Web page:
Yang ZH, Sato T, Koyama Y. Development of chitosan nanoparticles for gene delivery system. Mol Ther. 2006;13(7):S76–7.CrossRefGoogle Scholar
  12. 12.
    Kim IY, Seo SJ, Moon HS, Yoo MK, Park IY, Kim BC, Cho CS. Chitosan and its derivatives for tissue engineering applications. Biotechnol Adv. 2008;26(1):1–21.CrossRefGoogle Scholar
  13. 13.
    Seol YJ, Lee JY, Park YJ, Lee YM, Ku Y, Rhyu IC, Lee SJ. Chitosan sponges as tissue engineering scaffolds for bone formation. Biotechnol Lett. 2004;26:1037–41.CrossRefGoogle Scholar
  14. 14.
    Yang B, Li XY, Shi S, Kong XY, Guo G, Huang MJ, Luo F, Wei YQ, Zhao X, Qian ZY. Preparation and characterization of a novel chitosan scaffold. Carbohydr Polym. 2010;80(3):860–5.CrossRefGoogle Scholar
  15. 15.
    Zhao L, Chang J. Preparation and characterization of macroporous chitosan/wollastonite composite scaffolds for tissue engineering. J Mater Sci. 2004;15:625–9.Google Scholar
  16. 16.
    Jiang T, Abdel-Fattah WI, Laurencin CT. In vitro evaluation of chitosan/poly(lactic acid-glycolic acid) sintered microsphere scaffolds for bone tissue engineering. Biomaterials. 2006;27(28):4894–903.CrossRefGoogle Scholar
  17. 17.
    Kumbar SG, Toti US, Deng M, James R, Laurencin CT, Aravamudhan A, Marmon M, Ramos DM. Novel mechanically competent polysaccharide scaffolds for bone tissue engineering. Biomed Mater. 2011;6(6):065005.CrossRefGoogle Scholar
  18. 18.
    Champion E. Sintering of calcium phosphate bioceramics. Acta Biomater. 2013;9:5855–75.CrossRefGoogle Scholar
  19. 19.
    Giannoudis PV, Dinopoulos H, Tsiridis E. Bone substitutes: an update. Injury Int J Care Injured. 2005;365:520–7.Google Scholar
  20. 20.
    Lichte P, Pape HC, Pufe T, Kobbe P, Fischer H. Scaffolds for bone healing: concepts, materials and evidence. Injury. 2011;42:569–73.CrossRefGoogle Scholar
  21. 21.
    Lobo SE, Arinzeh TL. Biphasic calcium phosphate ceramics for bone regeneration and tissue engineering applications. Materials. 2010;3:815–26.CrossRefGoogle Scholar
  22. 22.
    Kucharska M, Walenko K, Butruk B, Brynk T, Heljak M, Ciach T. Fabrication and characterization of chitosan microspheres agglomerated scaffolds for bone tissue engineering. Mater Lett. 2010;64(9):1059–62.CrossRefGoogle Scholar
  23. 23.
    Hsu S, Whu SW, Tsai CL, Wu YH, Chen HW, Hsieh KH. Chitosan as scaffold materials: effects of molecular weight and degree of deacetylation. J Polym Res. 2004;11(2):141–7.CrossRefGoogle Scholar
  24. 24.
    Nettles DL, Elder SH, Gilbert JA. Potential use of chitosan as a cell scaffold material for cartilage tissue engineering. Tissue Eng. 2002;8(6):1009–16.CrossRefGoogle Scholar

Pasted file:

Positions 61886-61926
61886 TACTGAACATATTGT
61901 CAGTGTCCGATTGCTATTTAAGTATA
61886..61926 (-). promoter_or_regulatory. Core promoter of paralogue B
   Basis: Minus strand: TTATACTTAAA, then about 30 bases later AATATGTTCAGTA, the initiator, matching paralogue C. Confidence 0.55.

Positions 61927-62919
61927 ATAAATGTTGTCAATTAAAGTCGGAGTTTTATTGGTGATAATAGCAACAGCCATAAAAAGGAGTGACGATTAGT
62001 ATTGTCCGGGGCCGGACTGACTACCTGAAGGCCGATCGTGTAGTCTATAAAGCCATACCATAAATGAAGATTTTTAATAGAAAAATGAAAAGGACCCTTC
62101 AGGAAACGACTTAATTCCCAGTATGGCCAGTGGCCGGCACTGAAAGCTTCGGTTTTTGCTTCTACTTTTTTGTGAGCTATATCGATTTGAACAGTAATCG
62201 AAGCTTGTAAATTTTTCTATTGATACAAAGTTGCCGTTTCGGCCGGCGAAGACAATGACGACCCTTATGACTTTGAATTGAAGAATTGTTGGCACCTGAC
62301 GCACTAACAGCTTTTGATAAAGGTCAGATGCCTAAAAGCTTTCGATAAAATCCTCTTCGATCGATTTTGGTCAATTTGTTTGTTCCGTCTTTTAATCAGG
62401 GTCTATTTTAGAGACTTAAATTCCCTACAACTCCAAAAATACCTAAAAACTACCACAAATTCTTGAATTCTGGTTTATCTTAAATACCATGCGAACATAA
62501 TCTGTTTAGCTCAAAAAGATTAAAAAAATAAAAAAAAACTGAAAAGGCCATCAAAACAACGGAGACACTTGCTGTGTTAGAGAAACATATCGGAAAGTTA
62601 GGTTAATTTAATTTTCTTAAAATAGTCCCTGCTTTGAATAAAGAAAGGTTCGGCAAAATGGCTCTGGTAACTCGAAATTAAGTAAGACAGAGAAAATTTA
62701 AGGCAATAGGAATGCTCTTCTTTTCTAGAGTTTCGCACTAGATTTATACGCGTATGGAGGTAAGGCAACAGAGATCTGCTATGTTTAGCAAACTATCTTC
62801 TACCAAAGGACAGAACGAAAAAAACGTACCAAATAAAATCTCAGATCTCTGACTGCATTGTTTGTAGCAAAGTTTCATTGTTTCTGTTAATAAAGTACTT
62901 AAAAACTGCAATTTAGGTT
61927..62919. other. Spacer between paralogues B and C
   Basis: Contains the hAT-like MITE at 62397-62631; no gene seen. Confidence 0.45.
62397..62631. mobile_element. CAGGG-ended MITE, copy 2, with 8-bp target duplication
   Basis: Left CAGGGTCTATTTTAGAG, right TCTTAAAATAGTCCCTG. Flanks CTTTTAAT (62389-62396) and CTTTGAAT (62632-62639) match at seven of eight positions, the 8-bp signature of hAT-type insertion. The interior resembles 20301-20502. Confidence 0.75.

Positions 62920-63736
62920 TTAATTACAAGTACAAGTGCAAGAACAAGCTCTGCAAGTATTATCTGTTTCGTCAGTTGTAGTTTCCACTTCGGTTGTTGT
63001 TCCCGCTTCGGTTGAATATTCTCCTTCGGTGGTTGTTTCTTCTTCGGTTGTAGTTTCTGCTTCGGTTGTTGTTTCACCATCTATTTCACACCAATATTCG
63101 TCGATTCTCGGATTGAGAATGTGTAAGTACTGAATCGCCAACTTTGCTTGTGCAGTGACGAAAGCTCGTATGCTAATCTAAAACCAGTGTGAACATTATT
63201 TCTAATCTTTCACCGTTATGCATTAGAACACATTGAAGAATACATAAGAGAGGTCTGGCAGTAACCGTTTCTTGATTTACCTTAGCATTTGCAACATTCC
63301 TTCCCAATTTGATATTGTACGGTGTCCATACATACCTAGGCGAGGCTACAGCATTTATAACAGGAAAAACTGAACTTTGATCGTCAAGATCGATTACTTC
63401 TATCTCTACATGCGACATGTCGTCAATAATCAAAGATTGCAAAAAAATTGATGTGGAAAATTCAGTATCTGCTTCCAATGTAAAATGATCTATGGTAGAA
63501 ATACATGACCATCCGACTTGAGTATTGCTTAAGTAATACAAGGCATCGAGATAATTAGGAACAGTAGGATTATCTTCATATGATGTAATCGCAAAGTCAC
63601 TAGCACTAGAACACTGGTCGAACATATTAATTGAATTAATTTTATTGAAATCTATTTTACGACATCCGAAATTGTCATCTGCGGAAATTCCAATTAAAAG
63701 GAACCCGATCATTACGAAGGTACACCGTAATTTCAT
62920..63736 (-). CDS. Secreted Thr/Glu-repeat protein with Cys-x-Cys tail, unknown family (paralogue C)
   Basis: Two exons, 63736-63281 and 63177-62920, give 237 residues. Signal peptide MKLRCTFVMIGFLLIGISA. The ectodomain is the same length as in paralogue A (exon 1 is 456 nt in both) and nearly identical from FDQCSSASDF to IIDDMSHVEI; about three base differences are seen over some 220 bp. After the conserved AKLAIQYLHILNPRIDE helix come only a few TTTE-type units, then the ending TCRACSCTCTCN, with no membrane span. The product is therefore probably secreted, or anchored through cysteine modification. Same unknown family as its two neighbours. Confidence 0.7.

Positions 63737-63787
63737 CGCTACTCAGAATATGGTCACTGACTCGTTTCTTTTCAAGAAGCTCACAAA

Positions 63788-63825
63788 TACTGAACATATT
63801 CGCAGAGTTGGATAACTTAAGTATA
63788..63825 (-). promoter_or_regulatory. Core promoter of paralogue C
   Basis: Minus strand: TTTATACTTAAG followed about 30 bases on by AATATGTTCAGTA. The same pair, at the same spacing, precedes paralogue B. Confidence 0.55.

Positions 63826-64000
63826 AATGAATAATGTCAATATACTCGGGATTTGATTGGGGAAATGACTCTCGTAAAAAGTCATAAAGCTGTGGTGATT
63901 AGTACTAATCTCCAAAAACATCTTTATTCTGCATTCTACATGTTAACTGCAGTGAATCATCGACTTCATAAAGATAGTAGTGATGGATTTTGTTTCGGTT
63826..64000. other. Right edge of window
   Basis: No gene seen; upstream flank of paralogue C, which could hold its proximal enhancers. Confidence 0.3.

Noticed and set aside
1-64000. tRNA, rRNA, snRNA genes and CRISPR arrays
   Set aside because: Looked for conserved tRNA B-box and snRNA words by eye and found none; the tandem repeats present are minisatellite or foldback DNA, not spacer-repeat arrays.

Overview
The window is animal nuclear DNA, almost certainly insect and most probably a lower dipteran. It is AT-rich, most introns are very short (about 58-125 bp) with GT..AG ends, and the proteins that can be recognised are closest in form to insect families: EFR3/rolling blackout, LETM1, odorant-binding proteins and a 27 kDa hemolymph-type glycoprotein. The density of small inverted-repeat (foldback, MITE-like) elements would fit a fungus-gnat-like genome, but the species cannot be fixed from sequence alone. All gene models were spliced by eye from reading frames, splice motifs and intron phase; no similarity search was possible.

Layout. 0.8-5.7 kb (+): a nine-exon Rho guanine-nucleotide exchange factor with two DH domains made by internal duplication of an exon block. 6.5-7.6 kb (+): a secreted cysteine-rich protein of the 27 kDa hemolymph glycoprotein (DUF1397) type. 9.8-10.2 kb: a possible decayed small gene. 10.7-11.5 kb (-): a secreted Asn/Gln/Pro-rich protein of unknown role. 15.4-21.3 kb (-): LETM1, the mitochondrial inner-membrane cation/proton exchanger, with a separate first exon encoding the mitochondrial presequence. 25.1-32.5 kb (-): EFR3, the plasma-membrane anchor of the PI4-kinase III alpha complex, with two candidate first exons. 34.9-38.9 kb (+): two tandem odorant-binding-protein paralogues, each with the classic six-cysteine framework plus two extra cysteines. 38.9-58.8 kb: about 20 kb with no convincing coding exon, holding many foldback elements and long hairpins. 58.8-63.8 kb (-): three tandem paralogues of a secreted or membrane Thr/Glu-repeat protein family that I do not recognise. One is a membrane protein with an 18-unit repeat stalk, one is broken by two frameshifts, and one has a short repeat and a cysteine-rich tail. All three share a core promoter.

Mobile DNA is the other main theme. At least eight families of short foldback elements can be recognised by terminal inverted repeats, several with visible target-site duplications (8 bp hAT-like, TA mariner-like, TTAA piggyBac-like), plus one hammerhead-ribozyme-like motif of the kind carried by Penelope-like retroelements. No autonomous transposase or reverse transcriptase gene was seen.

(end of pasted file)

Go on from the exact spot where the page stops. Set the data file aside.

25. 25.
    SedaTığlı R, Karakeçili A, Gümüşderelioğlu M. In vitro characterization of chitosan scaffolds: influence of composition and deacetylation degree. J Mater Sci. 2007;18:1665–74.Google Scholar
  26. 26.
    Ren D, Yi H, Wang W, Ma X. The enzymatic degradation and swelling properties of chitosan matrices with different degrees of N-acetylation. Carbohydr Res. 2005;340:2403–10.CrossRefGoogle Scholar
  27. 27.
    Zan Q, Wang C, Cheng P, Tian J. Effect of surface roughness of chitosan-based microspheres on cell adhesion. Appl Surf Sci. 2008;255:401–3.CrossRefGoogle Scholar
  28. 28.
    Montanaro L, Arciola CR, Campoccia D, Cervellati M. In vitro effects on MG63 osteoblast-like cells following contact with two roughness-differing fluorohydroksyapatite-coated titanium alloys. Biomaterials. 2002;23:3651–9.CrossRefGoogle Scholar
  29. 29.
    Goldstein SA. The mechanical properties of trabecular bone: dependence on anatomic location and function. J Biomech. 1987;20(11–12):1055–61.CrossRefGoogle Scholar
  30. 30.
    Thein-Han WW, Misra RDK. Biomimetic chitosan-nanohydroxyapatite composite scaffolds for bone tissue engineering. Acta Biomater. 2009;5:1182–97.CrossRefGoogle Scholar
  31. 31.
    Karageorgiou V, Kaplan D. Porosity of 3D biomaterial scaffolds and osteogenesis. Biomaterials. 2005;26:5474–91.CrossRefGoogle Scholar

Copyright information

© Springer Science+Business Media New York 2015

Authors and Affiliations

  • Martyna Kucharska
    • 1
    • 2
  • Katarzyna Walenko
    • 3
  • Małgorzata Lewandowska-Szumieł
    • 3
  • Tomasz Brynk
    • 4
  • Jakub Jaroszewicz
    • 4
  • Tomasz Ciach
    • 1
  1. 1.Biomedical Engineering Laboratory, Faculty of Chemical and Process EngineeringWarsaw University of TechnologyWarsawPoland
  2. 2.Polish Academy of ScienceInstitute of Fundamental Technological ResearchWarsawPoland
  3. 3.Department of Biophysics and Human PhysiologyMedical University of WarsawWarsawPoland
  4. 4.Faculty of Materials Science and EngineeringWarsaw University of TechnologyWarsawPoland

Personalised recommendations